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Lexington and Concord
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Definition the first and second battles of the American Revolution (1775)
  • The battles of Lexington and Concord in the American Revolutionary War were fought in what year?
    Sharon M. Draper  --  Out of My Mind
  • It is a scene out of Lexington and Concord, as Confederate sharpshooters take aim.
    Bill O'Reilly and Martin Dugard  --  Killing Lincoln
  • All this started up since [the] 19th [of] April [since Lexington and Concord].
    David McCullough  --  John Adams
  • War had come on April ][9, with the first blood shed at Lexington and Concord near Boston, then savagely on June 17 at Breed's Hill and Bunker Hill.
    David G. McCullough  --  1776
  • So it was at Lexington and Concord.
    Lyndon B. Johnson  --  We Shall Overcome
  • It was the militia, after all, who had humiliated the British regulars at Lexington and Concord, on that earlier April 19.
    David McCullough  --  John Adams
  • In the tense days following the bloodshed at Lexington and Concord, the young couple packed what little they could carry and slipped out of Boston in disguise.
    David G. McCullough  --  1776
  • In May 1775, hearing the news of Lexington and Concord, he had set off on foot with little more than the clothes on his back, his fife protruding from a front pocket.
    David G. McCullough  --  1776
  • By the time he returned for the Second Continental Congress, in late spring 1775, a month after Lexington and Concord, Philadelphia had become the capital of a revolution.
    David McCullough  --  John Adams
  • By the time the first news of Lexington and Concord arrived, it was the end of May and Parliament had begun its long summer holiday, its members departing London for their country estates.
    David G. McCullough  --  1776
  • IT HAD BEEN NINE YEARS since the First Continental Congress at Philadelphia, eight years since Lexington and Concord, seven since the Declaration of Independence, and more than three years since John Adams had last left home in the role of peacemaker.
    David McCullough  --  John Adams
  • Earlier, in April, when news came of Lexington and Concord, John, who was at home at the time, had saddled his horse and gone to see for himself, riding for miles along the route of the British march, past burned-out houses and scenes of extreme distress.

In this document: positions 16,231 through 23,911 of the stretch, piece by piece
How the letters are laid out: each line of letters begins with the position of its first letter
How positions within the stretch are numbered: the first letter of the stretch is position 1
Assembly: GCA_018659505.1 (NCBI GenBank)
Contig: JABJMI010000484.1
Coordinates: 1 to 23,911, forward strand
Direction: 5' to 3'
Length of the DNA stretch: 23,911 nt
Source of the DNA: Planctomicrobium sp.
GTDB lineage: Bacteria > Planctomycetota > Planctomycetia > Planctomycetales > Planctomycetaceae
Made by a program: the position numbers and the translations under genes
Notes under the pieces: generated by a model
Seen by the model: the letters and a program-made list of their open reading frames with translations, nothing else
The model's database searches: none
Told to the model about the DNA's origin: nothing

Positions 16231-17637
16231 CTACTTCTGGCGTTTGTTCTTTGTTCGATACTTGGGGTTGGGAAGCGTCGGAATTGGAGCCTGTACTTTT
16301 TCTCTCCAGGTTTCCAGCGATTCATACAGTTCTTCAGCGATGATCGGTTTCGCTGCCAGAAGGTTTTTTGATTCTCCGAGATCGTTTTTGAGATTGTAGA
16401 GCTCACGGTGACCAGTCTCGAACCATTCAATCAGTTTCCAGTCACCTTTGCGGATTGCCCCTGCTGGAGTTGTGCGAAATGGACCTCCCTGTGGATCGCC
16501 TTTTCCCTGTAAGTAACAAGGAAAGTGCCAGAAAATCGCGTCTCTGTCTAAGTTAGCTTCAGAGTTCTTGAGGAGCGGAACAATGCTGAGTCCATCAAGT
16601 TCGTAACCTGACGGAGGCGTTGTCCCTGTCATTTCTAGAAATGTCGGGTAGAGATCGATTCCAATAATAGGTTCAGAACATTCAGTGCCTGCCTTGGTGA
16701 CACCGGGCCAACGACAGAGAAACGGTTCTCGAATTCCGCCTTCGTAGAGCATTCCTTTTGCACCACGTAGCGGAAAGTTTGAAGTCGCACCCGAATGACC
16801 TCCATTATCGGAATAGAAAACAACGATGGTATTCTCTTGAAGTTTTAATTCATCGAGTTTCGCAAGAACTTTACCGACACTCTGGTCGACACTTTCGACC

David McCullough  --  John Adams
  • But from this point on, the citizen-soldiers of Washington's army were no longer to be fighting only for the defense of their country, or for their rightful liberties as freeborn Englishmen, as they had at Lexington and Concord, Bunker Hill and through the long siege at Boston.
    David G. McCullough  --  1776
  • It had been John Adams, in the aftermath of Lexington and Concord, who rose in the Congress to speak of the urgent need to save the New England army facing the British at Boston and in the same speech called on Congress to put the Virginian George Washington at the head of the army.
    David McCullough  --  John Adams
  • In April, when the call for help first went out after Lexington and Concord, militia and volunteer troops from the other New England colonies had come by the thousands to join forces with the Massachusetts regiments—1,500 Rhode Islanders led by Nathanael Greene, 5,000 from Connecticut under the command of Israel Putnam.
    David G. McCullough  --  1776
  • "On April 19, 1781, six years to the day from the battle of Lexington and Concord, Adams completed and signed a sixteen-page memorial, addressed to "Their High Mightinesses, the States-General of the United Provinces of the Low Countries."
    David McCullough  --  John Adams
  • From the day he saw with his own eyes what the British had done at Lexington and Concord, Adams failed to understand how anyone could have any misconception or na´ve hope about what to expect from the British.
    David McCullough  --  John Adams

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